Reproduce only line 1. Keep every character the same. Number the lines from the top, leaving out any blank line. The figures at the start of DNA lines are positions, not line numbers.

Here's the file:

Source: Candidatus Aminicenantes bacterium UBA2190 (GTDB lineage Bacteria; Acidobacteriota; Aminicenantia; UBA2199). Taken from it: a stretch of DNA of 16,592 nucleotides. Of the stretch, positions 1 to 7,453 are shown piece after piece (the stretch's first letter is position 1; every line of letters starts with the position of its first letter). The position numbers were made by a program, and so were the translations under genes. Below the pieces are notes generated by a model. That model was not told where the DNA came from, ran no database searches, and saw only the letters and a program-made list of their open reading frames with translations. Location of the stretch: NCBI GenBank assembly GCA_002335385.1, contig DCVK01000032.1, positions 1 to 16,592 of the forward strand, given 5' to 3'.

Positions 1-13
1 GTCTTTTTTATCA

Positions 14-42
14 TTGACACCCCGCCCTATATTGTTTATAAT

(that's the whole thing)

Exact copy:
Source: Candidatus Aminicenantes bacterium UBA2190 (GTDB lineage Bacteria; Acidobacteriota; Aminicenantia; UBA2199). Taken from it: a stretch of DNA of 16,592 nucleotides. Of the stretch, positions 1 to 7,453 are shown piece after piece (the stretch's first letter is position 1; every line of letters starts with the position of its first letter). The position numbers were made by a program, and so were the translations under genes. Below the pieces are notes generated by a model. That model was not told where the DNA came from, ran no database searches, and saw only the letters and a program-made list of their open reading frames with translations. Location of the stretch: NCBI GenBank assembly GCA_002335385.1, contig DCVK01000032.1, positions 1 to 16,592 of the forward strand, given 5' to 3'.